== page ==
Karl Lagerfeld often overproduces, and he clearly enjoys indulging in Chanel’s seemingly limitless budget — a near-mechanical pursuit of the decadence inherent in fashion shows. The fabled city of Atlantis, an Edinburgh castle, and Venice’s cool-lit Lido at sunset have all served as extravagant settings for his fantasy lands. And for spring ‘13 couture, Herr Karl brought us deep into a German forest, by way of Paris’ Grand Palais.
Essentially, Lagerfeld was channeling nature, both spatially (with each tree and shrub individually placed — a curated thicket, if you will) and sartorially (a veritable garden of graphic floral prints and embroideries). The sheer amount of Lagerfeld’s work is impressive, from feathered headpieces cascading aside each model’s wisp-tousled hair to dresses in endless (and in fact, quite original) silhouettes, to thigh-high second-skin boots with cutout toes. Despite the leafy milieu, the impression was one of hyper-focus. In fact, this was as focused as we’ve seen him in a good long while.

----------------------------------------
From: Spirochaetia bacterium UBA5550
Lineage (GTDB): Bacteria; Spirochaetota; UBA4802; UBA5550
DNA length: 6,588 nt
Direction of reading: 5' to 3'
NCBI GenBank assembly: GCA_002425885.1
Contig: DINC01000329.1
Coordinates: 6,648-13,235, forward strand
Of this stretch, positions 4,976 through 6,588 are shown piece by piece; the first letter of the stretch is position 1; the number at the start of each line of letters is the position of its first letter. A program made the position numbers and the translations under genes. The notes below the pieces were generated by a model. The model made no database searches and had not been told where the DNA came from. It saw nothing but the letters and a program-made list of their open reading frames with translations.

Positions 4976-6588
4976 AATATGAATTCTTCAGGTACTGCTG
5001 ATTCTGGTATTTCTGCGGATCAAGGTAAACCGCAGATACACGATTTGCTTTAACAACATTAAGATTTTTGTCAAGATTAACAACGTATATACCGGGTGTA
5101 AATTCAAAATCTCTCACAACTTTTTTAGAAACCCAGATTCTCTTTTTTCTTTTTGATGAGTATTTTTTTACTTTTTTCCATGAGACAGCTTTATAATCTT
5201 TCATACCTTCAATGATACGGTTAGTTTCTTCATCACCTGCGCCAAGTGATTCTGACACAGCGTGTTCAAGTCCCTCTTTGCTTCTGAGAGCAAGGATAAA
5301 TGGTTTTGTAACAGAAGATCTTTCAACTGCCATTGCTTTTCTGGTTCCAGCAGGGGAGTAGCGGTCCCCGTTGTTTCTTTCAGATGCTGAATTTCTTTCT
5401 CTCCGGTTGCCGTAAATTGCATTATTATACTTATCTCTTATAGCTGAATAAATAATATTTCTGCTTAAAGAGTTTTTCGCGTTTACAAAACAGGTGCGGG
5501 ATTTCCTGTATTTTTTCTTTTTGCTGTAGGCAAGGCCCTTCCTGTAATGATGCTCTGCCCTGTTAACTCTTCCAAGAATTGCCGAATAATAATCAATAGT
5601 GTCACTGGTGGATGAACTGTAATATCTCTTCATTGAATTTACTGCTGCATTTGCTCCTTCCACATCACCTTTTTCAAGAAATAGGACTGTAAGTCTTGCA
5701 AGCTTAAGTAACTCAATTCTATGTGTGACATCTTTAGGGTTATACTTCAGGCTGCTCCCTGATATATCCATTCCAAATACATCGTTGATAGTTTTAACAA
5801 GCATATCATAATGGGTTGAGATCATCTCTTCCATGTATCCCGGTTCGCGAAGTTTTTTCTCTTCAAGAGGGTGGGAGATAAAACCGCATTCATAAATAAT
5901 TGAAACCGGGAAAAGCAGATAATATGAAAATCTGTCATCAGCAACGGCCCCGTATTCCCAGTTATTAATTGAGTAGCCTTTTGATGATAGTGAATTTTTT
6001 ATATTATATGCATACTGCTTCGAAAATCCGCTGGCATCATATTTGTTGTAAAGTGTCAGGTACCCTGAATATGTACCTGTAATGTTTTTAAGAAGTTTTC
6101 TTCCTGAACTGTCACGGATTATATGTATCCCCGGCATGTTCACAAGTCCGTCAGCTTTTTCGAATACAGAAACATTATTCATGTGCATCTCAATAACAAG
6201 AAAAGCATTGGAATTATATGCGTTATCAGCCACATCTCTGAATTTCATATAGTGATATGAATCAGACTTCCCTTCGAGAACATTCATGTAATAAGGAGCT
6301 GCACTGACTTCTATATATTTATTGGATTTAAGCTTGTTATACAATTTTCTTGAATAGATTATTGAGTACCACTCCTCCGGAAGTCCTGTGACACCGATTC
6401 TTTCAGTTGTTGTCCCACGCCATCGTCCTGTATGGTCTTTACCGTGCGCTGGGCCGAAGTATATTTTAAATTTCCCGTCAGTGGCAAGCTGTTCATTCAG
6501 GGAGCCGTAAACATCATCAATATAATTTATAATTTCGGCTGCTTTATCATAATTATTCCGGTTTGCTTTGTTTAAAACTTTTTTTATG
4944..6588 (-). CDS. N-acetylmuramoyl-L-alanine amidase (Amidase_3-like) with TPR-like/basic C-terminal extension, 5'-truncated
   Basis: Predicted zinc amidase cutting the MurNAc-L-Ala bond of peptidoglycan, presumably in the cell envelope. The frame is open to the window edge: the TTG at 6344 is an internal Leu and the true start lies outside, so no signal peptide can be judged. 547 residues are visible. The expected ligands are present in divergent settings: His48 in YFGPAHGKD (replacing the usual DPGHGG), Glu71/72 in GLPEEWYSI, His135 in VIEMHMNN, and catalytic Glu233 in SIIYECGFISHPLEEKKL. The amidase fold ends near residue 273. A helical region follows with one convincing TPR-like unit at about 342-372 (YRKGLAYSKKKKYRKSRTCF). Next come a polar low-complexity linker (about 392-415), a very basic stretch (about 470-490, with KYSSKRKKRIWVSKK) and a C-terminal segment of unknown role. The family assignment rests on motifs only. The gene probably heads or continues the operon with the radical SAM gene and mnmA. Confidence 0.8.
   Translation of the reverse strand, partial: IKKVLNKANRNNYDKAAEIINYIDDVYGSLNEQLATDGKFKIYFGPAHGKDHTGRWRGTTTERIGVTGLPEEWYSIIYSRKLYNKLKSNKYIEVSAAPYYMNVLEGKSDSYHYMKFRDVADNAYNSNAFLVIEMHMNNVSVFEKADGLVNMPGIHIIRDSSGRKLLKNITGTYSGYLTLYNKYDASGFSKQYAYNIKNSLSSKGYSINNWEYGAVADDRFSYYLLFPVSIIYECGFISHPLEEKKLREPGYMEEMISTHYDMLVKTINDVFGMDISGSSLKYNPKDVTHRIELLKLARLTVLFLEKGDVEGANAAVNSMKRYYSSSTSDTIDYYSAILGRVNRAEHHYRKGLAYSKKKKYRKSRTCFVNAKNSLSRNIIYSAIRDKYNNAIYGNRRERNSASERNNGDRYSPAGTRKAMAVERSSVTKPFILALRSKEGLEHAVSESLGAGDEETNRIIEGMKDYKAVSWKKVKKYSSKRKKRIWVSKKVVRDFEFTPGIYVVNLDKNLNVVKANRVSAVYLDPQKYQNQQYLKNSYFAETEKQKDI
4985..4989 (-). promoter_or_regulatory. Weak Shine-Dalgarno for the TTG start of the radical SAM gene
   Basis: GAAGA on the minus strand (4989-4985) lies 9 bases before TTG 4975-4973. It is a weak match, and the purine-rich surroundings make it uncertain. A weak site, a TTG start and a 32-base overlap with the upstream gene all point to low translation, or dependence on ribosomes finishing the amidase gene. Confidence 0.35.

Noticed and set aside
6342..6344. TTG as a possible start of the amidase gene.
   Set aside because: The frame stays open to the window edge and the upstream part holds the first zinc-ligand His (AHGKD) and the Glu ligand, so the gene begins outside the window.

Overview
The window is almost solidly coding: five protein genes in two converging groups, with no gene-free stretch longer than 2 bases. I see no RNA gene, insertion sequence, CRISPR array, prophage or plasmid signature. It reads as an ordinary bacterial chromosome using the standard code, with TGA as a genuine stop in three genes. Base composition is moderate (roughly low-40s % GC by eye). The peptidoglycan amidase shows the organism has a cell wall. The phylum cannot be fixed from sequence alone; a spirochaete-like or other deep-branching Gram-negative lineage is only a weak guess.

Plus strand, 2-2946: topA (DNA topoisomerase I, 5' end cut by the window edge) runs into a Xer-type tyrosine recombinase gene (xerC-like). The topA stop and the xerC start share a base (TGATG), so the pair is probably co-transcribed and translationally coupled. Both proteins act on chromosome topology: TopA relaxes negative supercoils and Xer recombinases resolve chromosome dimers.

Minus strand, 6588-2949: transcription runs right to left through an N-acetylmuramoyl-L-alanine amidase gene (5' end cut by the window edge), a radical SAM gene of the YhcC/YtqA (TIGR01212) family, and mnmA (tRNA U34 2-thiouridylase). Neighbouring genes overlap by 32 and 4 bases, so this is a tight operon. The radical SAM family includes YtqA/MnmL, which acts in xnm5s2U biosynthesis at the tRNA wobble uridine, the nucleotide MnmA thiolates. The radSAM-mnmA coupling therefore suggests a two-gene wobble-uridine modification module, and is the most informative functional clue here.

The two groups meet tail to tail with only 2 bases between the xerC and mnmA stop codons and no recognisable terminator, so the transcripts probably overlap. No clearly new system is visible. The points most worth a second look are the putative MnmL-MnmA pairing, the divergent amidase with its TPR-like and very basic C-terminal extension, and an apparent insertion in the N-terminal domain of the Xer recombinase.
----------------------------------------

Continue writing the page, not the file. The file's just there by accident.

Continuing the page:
It wouldn’t be a stretch to call Lagerfeld a god, creating this micro-world with such astute thought and process. In his Bavarian Eden, there were pieces that surely held as much temptation as Eve’s fateful fruit, such as a sequined funnel-shouldered evening coat twinkling with embroideries of stringy petals, like amoebic birds-of-paradise, over a taffeta and black-crystal-trimmed skirt. Lagerfeld closed the show with two hand-holding brides (he traditionally finishes couture with a wedding gown), reportedly as a comment on France’s same-sex marriage controversy. If anyone could master the interplay between the then and now (both environmentally and socially, and forever with the highest standards of beauty) it’s him.
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